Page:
Brazil is a commodity exporter – and even more so than official statistics suggest. The share of its exports taken by what are classified by the government as primary goods was just below 30 per cent for most of the past two decades, rising to nearly half of all exports in the last five years.
But if we include items such as raw and refined sugar, unsweetened cocoa powder, crude soybean oil, cocoa butter and other products that have a level of processing but are closely derived from commodities dug up or harvested in the country, the proportion rises to different levels. Chart of the week takes a look.
The revised picture shows the shrinking role in trade played by Brazilian manufacturers and the vulnerability of Brazilian exports to the shifting tides of the global economy.
Using our broader classification, Brazil’s commodity-based exports rise to half of the total during the past two decades and to more than two thirds in the last year. The share of manufactured goods therefore falls from about half to less than a third – showing that growth in Brazilian exports has been driven entirely by commodity-based goods.
An increase in the role of commodities is not the pattern you expect of a developing country. It looks more like the pattern of a country caught in a “middle income trap”, a country that might struggle to progress beyond exploiting cheap labour and resources. This dangerous scenario for Brazil is supported by some alarming signals, such as a decline in labour productivity over recent decades.
However, Brazil’s sector shift is largely driven by demand rather than by policy makers. Our second chart shows the contribution to Brazilian export growth made by its main trading partners. Exports to China were of marginal significance until 2007, with the eurozone and the US playing the dominant role. But the contribution of China grew rapidly and it accounted for more than 4 percentage points in an overall annual growth rate of nearly 30 per cent in the second half of 2008. China was the only country to contribute positively during the international crisis that caused a drop in Brazilian export across all its other main destinations in 2009. When exports rebounded in 2010, China accounted for about a quarter of the growth.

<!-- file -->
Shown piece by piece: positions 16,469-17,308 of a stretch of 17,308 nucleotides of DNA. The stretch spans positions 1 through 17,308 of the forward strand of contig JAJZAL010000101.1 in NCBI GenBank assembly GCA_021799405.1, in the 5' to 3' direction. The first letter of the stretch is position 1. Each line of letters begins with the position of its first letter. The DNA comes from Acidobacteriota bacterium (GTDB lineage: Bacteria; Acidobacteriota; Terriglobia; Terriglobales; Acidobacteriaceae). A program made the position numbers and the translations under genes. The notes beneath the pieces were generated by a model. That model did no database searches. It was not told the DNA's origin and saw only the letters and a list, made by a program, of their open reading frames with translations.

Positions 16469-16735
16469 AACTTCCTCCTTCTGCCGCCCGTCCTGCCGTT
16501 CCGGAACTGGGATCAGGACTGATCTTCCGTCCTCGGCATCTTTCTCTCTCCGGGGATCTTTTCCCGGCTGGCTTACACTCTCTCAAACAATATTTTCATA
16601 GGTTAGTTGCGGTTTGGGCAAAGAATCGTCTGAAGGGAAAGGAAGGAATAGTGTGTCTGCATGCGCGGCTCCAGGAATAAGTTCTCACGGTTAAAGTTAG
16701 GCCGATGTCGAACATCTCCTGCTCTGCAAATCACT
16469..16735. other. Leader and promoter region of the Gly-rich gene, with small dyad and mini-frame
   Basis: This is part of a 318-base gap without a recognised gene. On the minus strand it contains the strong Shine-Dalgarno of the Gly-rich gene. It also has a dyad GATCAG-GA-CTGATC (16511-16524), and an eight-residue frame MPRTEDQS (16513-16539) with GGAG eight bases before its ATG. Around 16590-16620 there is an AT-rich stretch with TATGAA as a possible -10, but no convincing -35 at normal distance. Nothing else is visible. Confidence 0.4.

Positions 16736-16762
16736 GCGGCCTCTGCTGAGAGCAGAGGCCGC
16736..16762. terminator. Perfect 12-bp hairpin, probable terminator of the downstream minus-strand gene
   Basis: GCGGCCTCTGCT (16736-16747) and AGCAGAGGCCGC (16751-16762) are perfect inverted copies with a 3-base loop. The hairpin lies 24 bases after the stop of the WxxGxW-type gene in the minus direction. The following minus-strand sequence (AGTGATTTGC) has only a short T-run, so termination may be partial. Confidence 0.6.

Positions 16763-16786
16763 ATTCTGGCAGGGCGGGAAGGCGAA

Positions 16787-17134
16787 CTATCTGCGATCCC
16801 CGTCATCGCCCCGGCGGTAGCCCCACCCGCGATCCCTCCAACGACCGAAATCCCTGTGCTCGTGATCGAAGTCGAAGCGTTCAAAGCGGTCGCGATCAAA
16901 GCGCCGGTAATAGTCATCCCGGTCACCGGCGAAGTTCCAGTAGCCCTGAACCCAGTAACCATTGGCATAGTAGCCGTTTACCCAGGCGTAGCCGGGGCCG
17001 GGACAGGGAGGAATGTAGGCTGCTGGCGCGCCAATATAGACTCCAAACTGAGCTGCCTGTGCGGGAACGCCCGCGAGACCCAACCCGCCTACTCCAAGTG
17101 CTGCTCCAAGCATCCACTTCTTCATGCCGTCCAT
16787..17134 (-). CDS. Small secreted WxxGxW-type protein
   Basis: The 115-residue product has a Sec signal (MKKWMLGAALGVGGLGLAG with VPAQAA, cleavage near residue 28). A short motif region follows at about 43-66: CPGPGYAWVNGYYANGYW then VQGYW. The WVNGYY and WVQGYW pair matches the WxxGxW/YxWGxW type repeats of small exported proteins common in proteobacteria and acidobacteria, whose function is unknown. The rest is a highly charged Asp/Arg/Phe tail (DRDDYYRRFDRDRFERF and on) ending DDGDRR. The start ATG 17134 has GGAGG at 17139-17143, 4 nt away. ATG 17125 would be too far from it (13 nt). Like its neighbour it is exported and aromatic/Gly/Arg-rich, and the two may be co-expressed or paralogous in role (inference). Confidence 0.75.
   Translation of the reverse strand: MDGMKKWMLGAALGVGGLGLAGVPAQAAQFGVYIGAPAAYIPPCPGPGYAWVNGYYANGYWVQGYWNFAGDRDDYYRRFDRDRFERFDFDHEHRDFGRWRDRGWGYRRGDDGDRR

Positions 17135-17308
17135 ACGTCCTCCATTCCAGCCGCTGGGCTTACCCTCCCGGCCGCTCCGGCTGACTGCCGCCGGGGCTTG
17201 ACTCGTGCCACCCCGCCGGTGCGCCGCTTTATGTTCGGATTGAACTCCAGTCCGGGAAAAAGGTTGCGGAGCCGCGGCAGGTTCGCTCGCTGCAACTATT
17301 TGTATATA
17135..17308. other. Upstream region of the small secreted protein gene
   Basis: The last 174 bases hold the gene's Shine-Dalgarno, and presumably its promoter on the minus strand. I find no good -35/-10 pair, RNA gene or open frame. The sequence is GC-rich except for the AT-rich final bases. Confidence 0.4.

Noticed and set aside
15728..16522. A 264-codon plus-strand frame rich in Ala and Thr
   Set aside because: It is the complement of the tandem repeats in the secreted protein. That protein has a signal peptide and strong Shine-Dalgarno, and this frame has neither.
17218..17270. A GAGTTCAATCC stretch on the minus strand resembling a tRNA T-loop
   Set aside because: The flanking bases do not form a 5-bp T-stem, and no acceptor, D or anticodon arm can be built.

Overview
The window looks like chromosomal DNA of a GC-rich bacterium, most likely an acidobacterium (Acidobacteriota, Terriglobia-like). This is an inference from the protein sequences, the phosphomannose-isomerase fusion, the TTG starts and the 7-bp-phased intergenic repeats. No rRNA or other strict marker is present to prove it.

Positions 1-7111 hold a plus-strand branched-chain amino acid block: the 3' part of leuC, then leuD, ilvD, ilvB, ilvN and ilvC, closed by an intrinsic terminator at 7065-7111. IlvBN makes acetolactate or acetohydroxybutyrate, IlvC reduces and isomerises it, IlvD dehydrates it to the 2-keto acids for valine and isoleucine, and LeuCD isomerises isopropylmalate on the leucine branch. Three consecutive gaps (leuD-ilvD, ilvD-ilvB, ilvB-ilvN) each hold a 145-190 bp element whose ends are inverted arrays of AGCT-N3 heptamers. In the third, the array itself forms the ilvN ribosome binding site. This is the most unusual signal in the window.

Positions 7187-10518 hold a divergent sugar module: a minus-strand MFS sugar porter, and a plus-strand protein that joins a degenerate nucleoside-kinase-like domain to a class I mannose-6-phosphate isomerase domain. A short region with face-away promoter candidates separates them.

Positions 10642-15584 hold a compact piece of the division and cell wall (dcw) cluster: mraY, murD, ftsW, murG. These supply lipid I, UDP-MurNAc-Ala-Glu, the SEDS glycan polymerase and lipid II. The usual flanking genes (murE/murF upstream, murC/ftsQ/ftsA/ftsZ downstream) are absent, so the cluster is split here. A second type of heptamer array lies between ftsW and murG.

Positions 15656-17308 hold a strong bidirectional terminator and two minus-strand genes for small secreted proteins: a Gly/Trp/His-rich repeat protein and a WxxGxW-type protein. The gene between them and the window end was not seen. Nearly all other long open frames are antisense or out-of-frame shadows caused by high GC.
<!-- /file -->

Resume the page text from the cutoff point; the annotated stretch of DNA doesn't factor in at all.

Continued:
Our chart is based on IMF trade data that offer a comprehensive split by export destinations up to May of this year. National statistics show the overall value of Brazil’s exports further declining during middle of the year and contracting on an annual basis since September, a big drop from a previous growth rate of more than 30 per cent. Interestingly, they also show Brazilian exports to the US rising more than those to China in recent months.
China currently accounts for nearly 20 per cent of Brazilian exports, a big jump from just 1 per cent in 2000. With the international economy heading into trouble and Brazilian GDP slowing down from an annual rate of over 9 per cent in the first quarter of 2010 to just above zero in the second quarter of this year – although there have since been signs that it is quickening again – the appeal of a steady source of demand in China is clear. But the implication of that could be of a slow process of de-industrialization, lower productivity and ultimately of a failure to maintain steady and sustained growth.
The recent slowdown in the Chinese economy and the recovery of the US economy – and, consequently, of its demand for Brazilian products – could be a desirable way out of Brazil’s dangerous liaison with China.
Chart of the week: it’s the labour productivity, stupid, beyondbrics
Chart of the week: Brazil’s shifting export structure, beyondbrics
Chart of the week file, beyondbrics